The “Tank Man” photo has shaped the world’s memory of the Tiananmen Square crackdown of 1989 because it conveys so many themes at once. The physical courage of a lone, slightly built man standing up to an army; the act of individual protest in a society usually assumed to value collective interests over any one person; even the moral choice posed to the tank drivers, about whether to run over an unarmed fellow citizen. They didn’t—after a few minutes, other civilians hustled the Tank Man off the street and away from any effort to identify him or hear his story in all the years since.
China’s censorship in those days was so thoroughgoing that the photo and the event it represented are barely known among today’s young Chinese. But the current era has produced another symbol of brave, individual moral protest, and the spread of social media means that his message and example have a better chance of surviving.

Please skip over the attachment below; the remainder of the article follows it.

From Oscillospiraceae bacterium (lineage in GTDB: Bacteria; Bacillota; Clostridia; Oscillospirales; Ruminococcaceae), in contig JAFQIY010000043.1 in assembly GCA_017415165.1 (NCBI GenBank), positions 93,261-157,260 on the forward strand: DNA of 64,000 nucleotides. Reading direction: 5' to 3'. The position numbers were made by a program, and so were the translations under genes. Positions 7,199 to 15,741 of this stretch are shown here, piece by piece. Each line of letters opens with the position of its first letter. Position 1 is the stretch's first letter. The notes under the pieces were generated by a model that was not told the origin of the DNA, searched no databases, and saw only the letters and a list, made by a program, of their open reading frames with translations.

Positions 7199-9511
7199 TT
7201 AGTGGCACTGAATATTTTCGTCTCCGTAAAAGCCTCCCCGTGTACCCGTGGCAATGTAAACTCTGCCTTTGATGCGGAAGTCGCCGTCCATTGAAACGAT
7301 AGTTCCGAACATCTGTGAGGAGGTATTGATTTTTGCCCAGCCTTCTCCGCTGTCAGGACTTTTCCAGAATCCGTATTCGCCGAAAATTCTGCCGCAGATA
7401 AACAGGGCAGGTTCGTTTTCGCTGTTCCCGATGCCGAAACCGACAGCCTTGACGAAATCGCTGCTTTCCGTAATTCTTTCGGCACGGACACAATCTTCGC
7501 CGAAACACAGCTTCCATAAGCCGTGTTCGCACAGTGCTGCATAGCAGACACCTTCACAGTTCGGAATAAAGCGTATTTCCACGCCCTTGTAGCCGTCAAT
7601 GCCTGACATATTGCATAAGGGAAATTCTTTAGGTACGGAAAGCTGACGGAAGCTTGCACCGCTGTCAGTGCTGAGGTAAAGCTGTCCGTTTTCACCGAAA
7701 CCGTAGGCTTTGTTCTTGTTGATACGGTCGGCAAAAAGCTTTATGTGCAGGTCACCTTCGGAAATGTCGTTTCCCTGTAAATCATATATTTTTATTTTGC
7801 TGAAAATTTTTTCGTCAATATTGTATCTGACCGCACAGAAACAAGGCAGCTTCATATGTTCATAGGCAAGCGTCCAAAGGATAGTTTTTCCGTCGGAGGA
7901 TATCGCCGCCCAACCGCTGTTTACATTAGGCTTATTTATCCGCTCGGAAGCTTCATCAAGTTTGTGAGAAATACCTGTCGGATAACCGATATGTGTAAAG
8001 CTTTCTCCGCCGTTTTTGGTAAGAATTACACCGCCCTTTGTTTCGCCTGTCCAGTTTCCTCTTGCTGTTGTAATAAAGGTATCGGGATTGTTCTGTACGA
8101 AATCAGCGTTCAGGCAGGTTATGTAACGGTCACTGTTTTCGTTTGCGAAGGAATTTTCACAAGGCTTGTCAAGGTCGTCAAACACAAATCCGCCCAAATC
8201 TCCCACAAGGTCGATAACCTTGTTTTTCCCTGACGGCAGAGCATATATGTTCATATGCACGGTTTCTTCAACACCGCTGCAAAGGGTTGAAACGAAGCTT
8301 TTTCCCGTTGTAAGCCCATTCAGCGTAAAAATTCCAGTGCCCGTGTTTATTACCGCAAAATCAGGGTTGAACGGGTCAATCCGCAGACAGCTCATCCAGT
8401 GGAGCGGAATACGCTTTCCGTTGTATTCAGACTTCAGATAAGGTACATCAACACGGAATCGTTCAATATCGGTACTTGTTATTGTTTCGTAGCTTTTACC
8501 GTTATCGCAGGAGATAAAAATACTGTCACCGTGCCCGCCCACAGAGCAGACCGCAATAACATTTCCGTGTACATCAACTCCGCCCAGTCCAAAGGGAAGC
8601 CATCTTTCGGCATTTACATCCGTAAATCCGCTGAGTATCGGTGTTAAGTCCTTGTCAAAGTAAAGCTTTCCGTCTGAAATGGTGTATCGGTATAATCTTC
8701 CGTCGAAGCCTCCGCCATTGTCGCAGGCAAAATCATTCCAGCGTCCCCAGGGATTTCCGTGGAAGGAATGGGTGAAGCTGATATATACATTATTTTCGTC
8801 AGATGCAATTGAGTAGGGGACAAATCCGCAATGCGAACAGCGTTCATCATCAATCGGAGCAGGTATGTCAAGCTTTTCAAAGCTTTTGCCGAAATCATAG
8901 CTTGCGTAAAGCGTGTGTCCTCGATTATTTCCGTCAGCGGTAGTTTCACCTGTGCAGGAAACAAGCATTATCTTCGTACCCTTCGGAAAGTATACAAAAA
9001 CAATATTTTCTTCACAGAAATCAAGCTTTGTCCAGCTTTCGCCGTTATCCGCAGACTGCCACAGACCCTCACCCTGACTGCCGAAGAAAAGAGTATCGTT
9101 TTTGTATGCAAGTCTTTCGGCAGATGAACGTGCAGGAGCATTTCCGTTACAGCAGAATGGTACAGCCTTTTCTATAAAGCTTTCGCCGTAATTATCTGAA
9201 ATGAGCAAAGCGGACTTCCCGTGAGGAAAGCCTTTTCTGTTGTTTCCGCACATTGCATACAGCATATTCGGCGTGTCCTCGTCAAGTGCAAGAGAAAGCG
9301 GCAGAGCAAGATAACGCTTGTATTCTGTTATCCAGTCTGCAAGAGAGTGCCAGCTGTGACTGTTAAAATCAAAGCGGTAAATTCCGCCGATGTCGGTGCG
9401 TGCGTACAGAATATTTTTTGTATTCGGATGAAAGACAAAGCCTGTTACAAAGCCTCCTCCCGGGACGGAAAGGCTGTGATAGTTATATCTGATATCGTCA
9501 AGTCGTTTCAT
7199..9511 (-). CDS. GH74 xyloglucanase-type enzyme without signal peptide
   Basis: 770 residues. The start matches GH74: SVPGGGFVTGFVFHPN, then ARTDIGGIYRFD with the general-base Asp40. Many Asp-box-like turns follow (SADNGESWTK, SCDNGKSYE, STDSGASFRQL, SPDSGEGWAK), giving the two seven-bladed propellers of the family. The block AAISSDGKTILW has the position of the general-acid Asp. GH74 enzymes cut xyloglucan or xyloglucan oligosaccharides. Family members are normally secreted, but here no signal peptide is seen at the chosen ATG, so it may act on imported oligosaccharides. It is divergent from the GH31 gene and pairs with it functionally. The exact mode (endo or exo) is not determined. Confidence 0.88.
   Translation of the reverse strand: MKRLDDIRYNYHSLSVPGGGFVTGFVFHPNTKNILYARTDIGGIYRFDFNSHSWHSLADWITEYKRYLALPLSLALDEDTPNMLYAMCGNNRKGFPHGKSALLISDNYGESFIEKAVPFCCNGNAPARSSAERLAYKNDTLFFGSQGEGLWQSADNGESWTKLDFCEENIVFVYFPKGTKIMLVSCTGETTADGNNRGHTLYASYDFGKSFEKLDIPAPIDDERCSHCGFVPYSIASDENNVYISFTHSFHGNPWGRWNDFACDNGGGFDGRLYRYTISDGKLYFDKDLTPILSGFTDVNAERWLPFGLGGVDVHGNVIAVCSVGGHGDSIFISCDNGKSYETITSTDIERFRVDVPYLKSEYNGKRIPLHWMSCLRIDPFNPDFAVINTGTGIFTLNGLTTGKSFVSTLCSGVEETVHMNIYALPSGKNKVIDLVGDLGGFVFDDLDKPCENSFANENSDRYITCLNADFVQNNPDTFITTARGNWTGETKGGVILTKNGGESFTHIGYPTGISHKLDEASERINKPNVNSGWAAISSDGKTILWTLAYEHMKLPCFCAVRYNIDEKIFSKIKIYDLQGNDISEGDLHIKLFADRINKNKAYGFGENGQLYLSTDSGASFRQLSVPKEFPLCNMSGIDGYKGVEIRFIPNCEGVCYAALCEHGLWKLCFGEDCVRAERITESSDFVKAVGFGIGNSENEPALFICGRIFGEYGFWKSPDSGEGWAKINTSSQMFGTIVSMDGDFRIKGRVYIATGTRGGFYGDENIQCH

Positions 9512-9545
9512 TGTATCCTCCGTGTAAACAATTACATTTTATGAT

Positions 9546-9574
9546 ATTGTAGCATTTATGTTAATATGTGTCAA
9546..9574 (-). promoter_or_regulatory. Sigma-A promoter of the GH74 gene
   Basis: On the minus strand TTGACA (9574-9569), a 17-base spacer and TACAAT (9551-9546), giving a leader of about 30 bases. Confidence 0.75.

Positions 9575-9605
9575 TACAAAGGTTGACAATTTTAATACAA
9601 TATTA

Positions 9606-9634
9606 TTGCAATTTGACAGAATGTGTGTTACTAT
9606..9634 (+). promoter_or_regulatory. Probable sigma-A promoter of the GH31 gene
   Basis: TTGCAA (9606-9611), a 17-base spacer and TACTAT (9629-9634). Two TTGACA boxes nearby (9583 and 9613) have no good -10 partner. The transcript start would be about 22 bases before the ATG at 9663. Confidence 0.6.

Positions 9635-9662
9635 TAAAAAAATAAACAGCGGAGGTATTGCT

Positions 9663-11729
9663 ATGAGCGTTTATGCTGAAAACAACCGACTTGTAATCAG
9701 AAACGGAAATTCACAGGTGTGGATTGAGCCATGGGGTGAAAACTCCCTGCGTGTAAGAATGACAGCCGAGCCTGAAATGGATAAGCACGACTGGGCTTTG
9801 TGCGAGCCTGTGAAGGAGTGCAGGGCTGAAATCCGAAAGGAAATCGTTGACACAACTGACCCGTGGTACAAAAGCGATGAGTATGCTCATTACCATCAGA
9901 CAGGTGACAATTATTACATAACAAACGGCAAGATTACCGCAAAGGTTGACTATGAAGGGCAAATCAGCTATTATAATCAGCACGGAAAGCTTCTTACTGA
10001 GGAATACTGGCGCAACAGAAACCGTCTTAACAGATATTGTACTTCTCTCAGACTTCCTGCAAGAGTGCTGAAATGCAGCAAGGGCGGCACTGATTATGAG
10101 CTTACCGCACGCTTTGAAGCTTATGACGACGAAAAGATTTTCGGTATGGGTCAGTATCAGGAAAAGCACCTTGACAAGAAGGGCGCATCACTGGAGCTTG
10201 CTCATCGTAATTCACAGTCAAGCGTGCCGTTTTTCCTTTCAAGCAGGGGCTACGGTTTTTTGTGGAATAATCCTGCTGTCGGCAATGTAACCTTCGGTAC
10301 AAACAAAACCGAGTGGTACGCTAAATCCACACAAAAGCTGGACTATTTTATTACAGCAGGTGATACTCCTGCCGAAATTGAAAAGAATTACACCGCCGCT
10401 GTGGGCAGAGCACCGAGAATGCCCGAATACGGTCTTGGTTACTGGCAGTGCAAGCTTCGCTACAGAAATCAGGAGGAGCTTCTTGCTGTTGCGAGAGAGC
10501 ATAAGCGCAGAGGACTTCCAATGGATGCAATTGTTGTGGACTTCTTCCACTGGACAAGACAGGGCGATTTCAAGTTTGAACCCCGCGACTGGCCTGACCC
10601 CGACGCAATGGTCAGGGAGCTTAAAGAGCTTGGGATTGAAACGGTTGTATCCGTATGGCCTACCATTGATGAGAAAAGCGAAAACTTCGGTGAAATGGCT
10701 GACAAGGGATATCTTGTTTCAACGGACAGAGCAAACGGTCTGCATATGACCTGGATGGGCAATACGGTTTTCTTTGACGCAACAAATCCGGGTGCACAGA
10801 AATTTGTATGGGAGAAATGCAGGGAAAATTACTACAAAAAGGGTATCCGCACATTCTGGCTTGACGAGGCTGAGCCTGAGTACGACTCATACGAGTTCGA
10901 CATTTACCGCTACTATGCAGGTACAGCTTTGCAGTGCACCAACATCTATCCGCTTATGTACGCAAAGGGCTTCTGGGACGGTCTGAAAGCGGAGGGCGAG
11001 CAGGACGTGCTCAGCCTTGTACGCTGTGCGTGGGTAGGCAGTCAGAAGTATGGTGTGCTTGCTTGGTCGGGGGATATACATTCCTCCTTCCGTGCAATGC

Chen, who has been blind since early childhood and taught himself law, showed physical courage comparable to the Tank Man’s in climbing over walls and feeling his way along roadsides for miles, to escape the house in which local authorities had detained and physically abused him and his family for years. He broke a bone in his foot and fell repeatedly, but he continued on.